Guest post by Steven Sato
"The Fundamental Attribution Error, as coined by Stanford Psychologists, describes how we blame others when bad things happen to them, but blame the external situations when bad things happen to us. There is a misconception that losing one's home is due to who you are and the choices you make. Becoming Homeless: A Human Experience seeks to counter this irrational tendency.” - Stanford - Virtual Human Interaction Lab
Virtual Reality is sometimes classified as an “empathy machine”. While I do not disagree that it can drive empathy, or even open our eyes to our own prejudice and judgmental nature, empathy is just one of many powerful attributes of VR. That said Stanford’s Virtual Human Interaction Lab has created an experience entitled Becoming Homeless: A Human Experience to allow people to experience something we hope we never have to. The aim, as stated above, is to examine how we might blame others for bad things that happen to them but never really consider why things happen to ourselves.
At my school, I have the honor of running our VR elective, and as much as an elective should be fun, this one is also very educational. In fact one of the days the students got to experience Becoming Homeless.
You start out by listening to the radio. The economy is going downhill. You lose your job, you sell your assets, you are evicted. You live in your car and are confronted by the police. While on a bus, you try to maintain your personal belongings while being harassed by a stranger and finally, everything culminates with the opportunity to listen to real stories from people who have become homeless. You can click on bus passengers and hear their story and their circumstance that led them to this point.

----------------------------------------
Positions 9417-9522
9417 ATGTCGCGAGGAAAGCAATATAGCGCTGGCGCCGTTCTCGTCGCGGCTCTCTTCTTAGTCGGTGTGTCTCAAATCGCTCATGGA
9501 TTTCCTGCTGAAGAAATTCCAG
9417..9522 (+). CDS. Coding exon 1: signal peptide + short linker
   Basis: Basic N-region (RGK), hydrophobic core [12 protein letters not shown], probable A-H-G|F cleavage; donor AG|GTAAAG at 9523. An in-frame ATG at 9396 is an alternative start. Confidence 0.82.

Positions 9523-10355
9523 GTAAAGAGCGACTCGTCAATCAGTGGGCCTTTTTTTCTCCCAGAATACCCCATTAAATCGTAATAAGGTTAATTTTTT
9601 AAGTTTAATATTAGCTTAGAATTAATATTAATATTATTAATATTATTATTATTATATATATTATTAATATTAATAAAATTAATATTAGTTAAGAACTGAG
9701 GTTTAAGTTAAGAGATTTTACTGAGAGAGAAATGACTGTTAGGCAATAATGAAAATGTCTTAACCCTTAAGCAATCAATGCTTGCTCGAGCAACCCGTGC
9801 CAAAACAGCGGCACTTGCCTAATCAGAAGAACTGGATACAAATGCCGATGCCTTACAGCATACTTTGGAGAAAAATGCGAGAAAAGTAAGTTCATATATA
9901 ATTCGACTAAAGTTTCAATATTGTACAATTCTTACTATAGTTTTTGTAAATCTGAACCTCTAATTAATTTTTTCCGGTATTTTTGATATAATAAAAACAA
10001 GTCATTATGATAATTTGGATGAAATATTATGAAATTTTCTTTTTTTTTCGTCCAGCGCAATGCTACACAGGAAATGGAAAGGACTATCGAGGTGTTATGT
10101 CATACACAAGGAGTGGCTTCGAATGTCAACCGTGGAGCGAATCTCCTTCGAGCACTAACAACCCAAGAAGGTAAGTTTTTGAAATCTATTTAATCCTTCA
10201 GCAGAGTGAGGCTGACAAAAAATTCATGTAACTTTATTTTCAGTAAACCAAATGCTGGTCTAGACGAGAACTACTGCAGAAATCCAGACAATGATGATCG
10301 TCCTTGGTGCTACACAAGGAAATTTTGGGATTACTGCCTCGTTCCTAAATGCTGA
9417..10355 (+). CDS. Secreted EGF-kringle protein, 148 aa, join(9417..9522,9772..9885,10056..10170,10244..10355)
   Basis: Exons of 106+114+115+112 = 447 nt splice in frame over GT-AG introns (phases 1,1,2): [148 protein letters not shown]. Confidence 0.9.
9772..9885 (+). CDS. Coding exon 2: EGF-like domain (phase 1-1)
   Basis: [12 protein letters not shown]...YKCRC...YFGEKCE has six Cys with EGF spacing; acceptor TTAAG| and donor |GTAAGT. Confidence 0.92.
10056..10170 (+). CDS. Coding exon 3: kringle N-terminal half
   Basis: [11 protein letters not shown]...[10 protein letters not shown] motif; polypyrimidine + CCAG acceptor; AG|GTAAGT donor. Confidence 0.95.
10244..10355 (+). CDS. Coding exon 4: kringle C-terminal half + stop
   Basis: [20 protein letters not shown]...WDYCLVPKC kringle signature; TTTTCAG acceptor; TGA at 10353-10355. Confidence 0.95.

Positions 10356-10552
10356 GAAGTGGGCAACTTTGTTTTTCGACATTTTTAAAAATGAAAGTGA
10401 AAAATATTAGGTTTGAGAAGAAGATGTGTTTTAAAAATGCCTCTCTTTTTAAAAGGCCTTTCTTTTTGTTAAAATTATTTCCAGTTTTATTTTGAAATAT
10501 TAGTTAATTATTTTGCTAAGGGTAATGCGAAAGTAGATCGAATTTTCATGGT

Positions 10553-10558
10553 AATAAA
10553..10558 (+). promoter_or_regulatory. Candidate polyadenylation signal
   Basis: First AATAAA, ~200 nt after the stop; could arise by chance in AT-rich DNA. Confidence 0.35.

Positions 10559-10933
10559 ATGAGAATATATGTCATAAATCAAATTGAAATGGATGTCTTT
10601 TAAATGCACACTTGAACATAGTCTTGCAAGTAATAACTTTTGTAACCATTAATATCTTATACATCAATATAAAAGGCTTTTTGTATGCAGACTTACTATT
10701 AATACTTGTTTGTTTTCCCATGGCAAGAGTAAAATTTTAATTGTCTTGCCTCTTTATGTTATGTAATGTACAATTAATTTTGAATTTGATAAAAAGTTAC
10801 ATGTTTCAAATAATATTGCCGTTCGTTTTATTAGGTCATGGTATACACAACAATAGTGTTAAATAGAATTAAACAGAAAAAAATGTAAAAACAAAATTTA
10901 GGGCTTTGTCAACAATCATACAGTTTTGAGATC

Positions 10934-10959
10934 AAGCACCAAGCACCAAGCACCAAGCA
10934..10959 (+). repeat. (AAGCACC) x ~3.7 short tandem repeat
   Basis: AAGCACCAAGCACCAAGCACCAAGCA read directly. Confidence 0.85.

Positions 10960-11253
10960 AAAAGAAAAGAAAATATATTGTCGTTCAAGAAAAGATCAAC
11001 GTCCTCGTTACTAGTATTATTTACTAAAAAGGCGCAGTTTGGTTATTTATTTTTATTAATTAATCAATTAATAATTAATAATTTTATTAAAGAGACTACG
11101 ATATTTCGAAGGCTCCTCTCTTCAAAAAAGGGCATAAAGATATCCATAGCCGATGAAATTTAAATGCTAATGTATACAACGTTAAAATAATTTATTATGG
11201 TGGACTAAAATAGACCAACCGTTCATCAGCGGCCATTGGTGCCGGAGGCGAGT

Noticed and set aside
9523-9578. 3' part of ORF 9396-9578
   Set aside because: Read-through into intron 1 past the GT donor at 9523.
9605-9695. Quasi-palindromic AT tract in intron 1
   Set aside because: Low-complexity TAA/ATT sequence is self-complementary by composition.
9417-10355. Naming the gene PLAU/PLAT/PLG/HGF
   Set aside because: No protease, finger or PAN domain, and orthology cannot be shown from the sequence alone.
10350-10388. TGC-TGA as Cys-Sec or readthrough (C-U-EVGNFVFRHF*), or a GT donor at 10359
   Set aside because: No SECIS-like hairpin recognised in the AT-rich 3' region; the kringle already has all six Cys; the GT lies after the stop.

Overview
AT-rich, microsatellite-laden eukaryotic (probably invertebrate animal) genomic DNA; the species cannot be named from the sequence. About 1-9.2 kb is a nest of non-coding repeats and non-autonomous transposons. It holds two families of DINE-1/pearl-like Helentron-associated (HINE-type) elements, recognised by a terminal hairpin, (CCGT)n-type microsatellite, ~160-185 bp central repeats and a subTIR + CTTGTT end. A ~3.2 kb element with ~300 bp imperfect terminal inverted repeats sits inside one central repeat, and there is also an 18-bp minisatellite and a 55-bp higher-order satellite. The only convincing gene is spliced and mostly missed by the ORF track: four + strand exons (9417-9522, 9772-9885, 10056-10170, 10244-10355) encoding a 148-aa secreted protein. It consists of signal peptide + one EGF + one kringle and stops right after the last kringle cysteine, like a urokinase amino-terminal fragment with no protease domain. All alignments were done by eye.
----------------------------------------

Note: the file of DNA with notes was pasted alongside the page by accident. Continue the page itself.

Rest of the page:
During the elective a student asked me why he was arrested? I said well I don’t know if you were arrested but let’s save that question for later. So at the end of the elective we all had a discussion about homelessness. We prompted the student to ask the question again and we said perhaps you weren't arrested but someone called the police on you. We asked if anyone had had any experience with a homeless person and all said no. We asked them if there were a homeless person in their car for an extended period of time on their street would they call the police? Some said yes, some said no. We asked those that said yes why? And they responded with, they must be dangerous, they must be drug users, etc. Some countered the yes answer with thoughts like, those are just stereotypes and you don’t know their circumstance like we heard from the people on the bus.
If we’re talking Jeremy Bailenson’s advice and using VR for the Impossible, Rare, Expensive, Counterproductive and Dangerous then perhaps this experience falls into the counterproductive. Logistically to place students in an environment to do all of the things they did in VR would be a logistical and time nightmare, not to mention costly and simply impractical. However, through the power of Virtual Reality we were able to condense a powerful set of experiences in an immersive format where strong memory and impact was made. This resulted in a deep, thoughtful discussion and reflection on homelessness and how each of the participants perceive the issue.
I highly recommend this experience and find tremendous value in what Jeremy Bailenson and Stanford’s Virtual Human Interaction Lab is doing. Find out more and download the experience for the HTC Vive here.
A former #CPDinVR panelist, Steven is the Technology Director for a K8 Independent School in Los Angeles with 19 years experience in education. He is a Google Certified Innovator, the Co-Organizer of the LA Immersive Edtech Meetup Group, the Co-Host of the VR Podcast and is an Immersive Experience Producer who harnesses AR and VR to redefine learning opportunities.